FRANK J. OTERI: Like “Mozart Makes You Smarter“…
ARNOLD BROIDO: Yeah, the press actually took that one and ran with it. But the research didn’t say that at all. It said that the study was x and it did y.
FRANK J. OTERI: I think that part of what’s happened in our society is that music has become less relevant and music as an intellectual process has become less relevant. You talked about the generation of kids who have the headphones in their ears… Music has become this passive thing. As a society, we used to make music. There were pianos in most affluent homes at the turn of the century. And even in the 1960’s, there were guitars in almost every college dorm room. Now many people’s homes have no instruments, and people are not making music, much less composing music.
TOM BROIDO: The danger is there is that that threatens to destroy the feeder system. For instance, intellectual questions aside, for the average person to see how important music is to the human experience, all that person has to do (not that you could), is to get a copy of the movie Star Wars, and watch it without the music. I’ve never done that, but I guarantee that it would be a very, very dull experience compared to the film as shown in the theaters. And one of the problems with a large segment of society becoming passive music consumers and not active music creators, and not trained as future audiences, is that you threaten the very fabric of how people are trained to make, appreciate, and recreate music in society.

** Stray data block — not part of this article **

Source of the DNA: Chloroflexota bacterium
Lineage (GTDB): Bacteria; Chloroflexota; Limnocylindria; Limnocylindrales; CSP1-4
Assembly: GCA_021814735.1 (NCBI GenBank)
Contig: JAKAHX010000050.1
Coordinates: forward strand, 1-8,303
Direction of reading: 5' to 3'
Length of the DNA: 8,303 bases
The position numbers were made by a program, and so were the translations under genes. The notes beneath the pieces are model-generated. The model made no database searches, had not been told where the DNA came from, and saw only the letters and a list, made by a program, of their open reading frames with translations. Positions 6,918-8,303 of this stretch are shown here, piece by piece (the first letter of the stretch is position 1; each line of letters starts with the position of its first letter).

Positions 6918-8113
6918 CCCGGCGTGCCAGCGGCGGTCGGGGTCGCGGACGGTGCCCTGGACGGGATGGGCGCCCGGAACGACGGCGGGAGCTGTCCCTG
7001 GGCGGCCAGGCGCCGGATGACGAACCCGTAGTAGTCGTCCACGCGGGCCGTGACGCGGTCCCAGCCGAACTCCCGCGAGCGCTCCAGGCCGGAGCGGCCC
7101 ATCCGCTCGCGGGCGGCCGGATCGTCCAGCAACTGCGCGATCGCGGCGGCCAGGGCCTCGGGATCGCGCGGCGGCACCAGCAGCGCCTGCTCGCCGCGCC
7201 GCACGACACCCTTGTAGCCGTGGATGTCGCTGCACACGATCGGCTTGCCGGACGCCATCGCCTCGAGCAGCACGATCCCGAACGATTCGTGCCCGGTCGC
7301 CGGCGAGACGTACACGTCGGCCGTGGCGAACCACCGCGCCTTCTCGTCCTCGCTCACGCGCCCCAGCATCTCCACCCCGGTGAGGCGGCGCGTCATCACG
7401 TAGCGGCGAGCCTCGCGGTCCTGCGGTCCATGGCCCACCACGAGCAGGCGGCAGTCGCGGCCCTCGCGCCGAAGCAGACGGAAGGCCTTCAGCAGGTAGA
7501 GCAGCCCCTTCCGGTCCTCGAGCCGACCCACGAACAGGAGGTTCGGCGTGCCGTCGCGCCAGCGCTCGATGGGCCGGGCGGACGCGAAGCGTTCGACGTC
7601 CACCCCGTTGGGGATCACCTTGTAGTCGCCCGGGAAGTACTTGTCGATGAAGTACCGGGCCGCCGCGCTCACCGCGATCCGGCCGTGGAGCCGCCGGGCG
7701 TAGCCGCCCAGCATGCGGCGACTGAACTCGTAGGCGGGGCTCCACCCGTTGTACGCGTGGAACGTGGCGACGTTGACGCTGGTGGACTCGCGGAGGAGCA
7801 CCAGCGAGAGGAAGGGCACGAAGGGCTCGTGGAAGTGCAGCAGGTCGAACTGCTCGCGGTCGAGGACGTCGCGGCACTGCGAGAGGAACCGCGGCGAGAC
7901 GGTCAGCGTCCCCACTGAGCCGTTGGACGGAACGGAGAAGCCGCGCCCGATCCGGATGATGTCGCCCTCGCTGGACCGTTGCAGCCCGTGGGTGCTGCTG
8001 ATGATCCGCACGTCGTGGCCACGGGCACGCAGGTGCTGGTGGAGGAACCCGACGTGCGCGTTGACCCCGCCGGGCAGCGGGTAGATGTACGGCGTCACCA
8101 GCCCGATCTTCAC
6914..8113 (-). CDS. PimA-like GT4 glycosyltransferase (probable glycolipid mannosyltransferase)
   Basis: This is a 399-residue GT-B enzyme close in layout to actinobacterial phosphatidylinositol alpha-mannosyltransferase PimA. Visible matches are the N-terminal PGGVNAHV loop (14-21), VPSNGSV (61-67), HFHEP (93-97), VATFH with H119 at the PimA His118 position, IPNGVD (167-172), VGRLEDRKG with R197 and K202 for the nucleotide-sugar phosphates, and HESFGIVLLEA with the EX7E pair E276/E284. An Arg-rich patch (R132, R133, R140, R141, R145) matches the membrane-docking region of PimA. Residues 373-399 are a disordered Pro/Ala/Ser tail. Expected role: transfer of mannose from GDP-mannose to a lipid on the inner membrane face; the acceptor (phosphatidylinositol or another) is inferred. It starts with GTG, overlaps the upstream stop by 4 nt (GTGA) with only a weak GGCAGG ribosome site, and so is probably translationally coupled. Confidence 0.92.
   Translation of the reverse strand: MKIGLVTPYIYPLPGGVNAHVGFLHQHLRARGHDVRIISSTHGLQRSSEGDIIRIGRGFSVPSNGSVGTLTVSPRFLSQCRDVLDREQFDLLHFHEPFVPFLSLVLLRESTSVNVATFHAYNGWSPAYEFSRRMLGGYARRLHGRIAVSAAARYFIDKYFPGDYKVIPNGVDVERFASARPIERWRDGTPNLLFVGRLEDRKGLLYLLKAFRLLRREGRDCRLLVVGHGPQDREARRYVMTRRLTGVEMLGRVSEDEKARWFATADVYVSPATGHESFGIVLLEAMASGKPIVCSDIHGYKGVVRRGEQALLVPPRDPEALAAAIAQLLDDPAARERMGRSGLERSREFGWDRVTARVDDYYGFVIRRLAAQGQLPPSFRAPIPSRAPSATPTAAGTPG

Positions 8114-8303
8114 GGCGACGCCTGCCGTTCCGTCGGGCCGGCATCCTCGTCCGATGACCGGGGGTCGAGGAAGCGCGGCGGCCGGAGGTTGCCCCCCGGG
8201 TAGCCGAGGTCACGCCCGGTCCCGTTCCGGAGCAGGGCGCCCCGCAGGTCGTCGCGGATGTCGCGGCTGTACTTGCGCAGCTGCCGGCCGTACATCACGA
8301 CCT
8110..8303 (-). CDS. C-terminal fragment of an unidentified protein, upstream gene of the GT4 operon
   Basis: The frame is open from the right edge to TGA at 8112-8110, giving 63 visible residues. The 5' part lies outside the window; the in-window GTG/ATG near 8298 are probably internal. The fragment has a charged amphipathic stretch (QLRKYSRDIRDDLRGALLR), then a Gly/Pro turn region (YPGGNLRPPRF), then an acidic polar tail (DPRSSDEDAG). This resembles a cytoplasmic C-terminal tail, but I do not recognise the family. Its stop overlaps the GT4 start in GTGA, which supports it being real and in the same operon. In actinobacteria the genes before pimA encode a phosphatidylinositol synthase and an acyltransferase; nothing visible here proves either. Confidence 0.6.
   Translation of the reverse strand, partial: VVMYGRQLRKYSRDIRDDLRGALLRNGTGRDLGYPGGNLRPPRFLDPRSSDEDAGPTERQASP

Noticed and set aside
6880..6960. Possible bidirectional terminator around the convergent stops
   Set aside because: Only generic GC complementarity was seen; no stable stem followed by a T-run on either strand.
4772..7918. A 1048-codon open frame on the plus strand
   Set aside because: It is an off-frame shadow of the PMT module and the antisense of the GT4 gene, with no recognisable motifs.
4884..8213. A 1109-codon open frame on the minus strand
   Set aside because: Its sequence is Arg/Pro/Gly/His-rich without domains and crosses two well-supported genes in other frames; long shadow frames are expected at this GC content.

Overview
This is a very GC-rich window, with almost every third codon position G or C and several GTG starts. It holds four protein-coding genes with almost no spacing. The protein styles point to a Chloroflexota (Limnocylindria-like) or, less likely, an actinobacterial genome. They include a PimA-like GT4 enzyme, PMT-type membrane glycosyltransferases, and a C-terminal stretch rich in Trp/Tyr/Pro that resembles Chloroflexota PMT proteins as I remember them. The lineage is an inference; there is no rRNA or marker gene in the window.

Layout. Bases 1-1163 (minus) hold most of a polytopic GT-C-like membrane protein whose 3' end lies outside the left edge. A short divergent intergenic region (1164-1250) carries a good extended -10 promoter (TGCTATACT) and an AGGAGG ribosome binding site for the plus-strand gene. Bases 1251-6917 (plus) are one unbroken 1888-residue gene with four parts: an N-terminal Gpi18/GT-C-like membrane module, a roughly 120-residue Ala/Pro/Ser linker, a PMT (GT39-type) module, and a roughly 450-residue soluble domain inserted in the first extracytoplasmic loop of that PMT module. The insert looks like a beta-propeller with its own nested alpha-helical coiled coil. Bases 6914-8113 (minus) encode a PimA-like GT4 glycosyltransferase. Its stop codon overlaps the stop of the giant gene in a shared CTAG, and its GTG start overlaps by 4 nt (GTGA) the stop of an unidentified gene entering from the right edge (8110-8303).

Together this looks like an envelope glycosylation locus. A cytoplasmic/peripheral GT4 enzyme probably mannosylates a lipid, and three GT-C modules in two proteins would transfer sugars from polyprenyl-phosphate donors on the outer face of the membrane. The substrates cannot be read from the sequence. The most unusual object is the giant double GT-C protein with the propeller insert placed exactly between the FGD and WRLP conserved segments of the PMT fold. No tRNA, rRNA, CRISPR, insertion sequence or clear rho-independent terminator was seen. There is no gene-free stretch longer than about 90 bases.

FRANK J. OTERI: It’s like everything else. We enjoy reading and we enjoy writing and listening to words, because we speak them ourselves…
TOM BROIDO: Music is a human language. It’s not a frill. It’s a human language.
FRANK J. OTERI: To continue with this film thing for a second… You go back and you look at silent films and there were some films that didn’t have music or musical accompaniment or some of the early talkies, it hadn’t been codified yet, the process of sound before Max Steiner started coming out with what the elements of a film soundtrack should be, and they’re very hard to watch.
TOM BROIDO: That’s why they’re not shown anymore.
ARNOLD BROIDO: You have to remember that there was a whole publishing empire based on music for movies, silent movie theater pianists. Belwin started as a supplier of music for silent movies. They had a huge catalog.
FRANK J. OTERI: Themes for romance, themes for disasters…
ARNOLD BROIDO: You could buy bridges, all sorts of things. You could buy things for a specific film…
FRANK J. OTERI: I did a strange experiment once upon a time along the lines of your Star Wars idea, just on a whim. I put on MTV without sound to see what these things would be like without sound. It was absolutely unbearable.
ARNOLD BROIDO: [laughs] Well, I find MTV unbearable…